Playwright, actor, and backyard impresario, Tom Dugan does it again! The restraints of the pandemic have abated and Mr. Dugan has produced yet another winner adjacent to his swimming pool where he has erected some risers and put in some comfortable seats. He has built a set with ample theatre lighting, which is controlled by the stage manager (Cameron Kauffman) in the back. There is as much seating as I have seen in some small Hollywood theatres and the seats are backyard-spacious and comfortable.
Cemetery Pub is a three-character black comedy set in a rundown bar across from the railroad tracks. It’s never referred to, but in my imagination it feels like New England. Maybe it’s because one the characters, played by Dugan himself, is a loose living-priest with a great heart, Father Chris O’Brien. The good priest has a mission. He has summoned Dan McGuinness (handsome, well-dressed J. P. Hubbell) to help young bar owner, Dixie O’Brien (the excellent Kait Haire), out of a jam. She is the third generation to run the bar, which is failing. The slim young woman is a jittery motormouth who can really, really skewer anyone close to her. As the play progresses, Dixie reveals that she has little liking for men. She has good reason, but that is not her biggest, immediate problem.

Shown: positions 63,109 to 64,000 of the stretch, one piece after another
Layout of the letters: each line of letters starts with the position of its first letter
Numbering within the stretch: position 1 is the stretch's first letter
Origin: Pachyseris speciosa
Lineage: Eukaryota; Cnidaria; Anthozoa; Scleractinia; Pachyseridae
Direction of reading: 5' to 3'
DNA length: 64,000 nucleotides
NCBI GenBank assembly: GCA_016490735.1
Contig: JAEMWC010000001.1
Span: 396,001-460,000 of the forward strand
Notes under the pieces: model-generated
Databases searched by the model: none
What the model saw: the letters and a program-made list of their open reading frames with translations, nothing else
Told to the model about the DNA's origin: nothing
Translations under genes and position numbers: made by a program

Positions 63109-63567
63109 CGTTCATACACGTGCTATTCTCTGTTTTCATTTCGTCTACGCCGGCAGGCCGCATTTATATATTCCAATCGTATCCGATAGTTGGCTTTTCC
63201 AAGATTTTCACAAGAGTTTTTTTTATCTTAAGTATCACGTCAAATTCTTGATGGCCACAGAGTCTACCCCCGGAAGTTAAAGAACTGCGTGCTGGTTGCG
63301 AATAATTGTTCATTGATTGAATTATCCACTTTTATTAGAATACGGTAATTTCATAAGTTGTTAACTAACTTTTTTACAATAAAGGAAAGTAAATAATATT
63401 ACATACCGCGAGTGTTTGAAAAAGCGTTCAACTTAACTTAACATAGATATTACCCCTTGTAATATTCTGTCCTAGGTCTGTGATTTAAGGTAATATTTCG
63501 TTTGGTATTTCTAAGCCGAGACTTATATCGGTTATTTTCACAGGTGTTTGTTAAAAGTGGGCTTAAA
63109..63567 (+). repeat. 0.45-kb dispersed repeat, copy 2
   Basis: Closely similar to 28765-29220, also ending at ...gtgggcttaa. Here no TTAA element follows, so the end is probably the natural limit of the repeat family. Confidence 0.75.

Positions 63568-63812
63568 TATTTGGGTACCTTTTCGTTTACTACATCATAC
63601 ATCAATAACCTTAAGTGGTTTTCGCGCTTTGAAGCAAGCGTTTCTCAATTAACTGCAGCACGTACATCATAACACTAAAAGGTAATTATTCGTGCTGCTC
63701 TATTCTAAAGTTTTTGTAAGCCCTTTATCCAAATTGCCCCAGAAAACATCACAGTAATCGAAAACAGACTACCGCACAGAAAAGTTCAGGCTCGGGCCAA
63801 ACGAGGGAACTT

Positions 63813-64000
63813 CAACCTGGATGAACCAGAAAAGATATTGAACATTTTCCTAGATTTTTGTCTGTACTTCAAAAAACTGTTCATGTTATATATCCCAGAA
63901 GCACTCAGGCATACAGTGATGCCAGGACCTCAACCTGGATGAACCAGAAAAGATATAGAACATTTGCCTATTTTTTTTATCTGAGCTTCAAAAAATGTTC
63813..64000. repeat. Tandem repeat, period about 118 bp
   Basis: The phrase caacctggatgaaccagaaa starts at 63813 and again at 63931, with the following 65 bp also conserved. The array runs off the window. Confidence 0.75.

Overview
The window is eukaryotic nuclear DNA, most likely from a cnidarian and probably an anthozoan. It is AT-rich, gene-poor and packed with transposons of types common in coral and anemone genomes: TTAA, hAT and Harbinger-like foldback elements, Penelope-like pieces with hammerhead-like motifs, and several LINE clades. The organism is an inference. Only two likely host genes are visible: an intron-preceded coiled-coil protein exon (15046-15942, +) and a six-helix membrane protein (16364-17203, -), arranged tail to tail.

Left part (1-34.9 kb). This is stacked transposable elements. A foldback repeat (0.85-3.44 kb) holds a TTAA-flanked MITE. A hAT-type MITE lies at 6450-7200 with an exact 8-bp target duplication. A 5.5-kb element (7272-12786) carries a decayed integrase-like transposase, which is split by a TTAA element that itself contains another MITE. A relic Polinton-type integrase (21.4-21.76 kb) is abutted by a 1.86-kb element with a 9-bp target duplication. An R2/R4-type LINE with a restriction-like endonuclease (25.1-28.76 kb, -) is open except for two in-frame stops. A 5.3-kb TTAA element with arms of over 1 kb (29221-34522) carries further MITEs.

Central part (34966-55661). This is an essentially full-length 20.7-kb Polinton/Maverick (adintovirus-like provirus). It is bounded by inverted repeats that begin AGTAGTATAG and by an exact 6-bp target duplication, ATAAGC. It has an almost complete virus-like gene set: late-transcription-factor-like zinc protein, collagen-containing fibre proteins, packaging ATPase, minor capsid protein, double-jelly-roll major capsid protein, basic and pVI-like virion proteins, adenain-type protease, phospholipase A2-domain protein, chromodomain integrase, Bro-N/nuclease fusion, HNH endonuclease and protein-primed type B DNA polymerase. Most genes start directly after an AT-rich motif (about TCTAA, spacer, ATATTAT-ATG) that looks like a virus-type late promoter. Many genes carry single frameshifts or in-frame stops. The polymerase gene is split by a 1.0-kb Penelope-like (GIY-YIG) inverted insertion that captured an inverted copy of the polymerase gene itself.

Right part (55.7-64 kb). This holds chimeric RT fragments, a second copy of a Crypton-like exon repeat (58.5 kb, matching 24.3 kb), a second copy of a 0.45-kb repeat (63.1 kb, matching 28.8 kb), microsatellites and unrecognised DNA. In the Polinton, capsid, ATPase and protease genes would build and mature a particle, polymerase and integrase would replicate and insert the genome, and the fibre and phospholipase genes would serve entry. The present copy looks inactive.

An attentive audience member will see that she has a bandaged right hand. She has brutishly put down the unwanted advances of a giant oaf named Choo Choo, who, in his bovine anger, pinned Dixie’s hand to the bar with a sharp knife that, thankfully, has missed the important parts—bones, sinews, etc,— that would have crippled her hand. This is where dapper Dan McGuinness comes in. He is more than an empty suit and has skills honed over decades.
The cast makes the most of Dugan’s text fast-paced script, which is taut and sharp, giving a highly appreciative audience plenty of thrills and laughs.
Cemetery Pub is terrifically entertaining piece of theatre, as is the performance of Dugan himself. In his second backyard play, The Ghosts of Mary Lincoln (2013), he took on the title role. The tall actor-director-playwright made the audience forget that Mary Todd Lincoln was short and plump. I sure hope that his plays will gain a wider audience.
Kudos to the technical staff: The Petersons, lighting; Steve Shaw sound design; set construction, J. P. & Tom; and costume design, Kait, J. P. & Tom.
Cemetery Pub continues into May. Here is the info you need:
Dugan’s Backyard Playhouse, Woodland Hills, CA. (You’ll be given the exact address when you make your reservation).
WHEN: May 13, 14, 20, 21, 2022. Fridays and Saturdays at 8:00 p.m.
ADMISSION: Suggested donation $25.00.
CONSUMER ADVISORY: Adult themes. Leave the kids at home.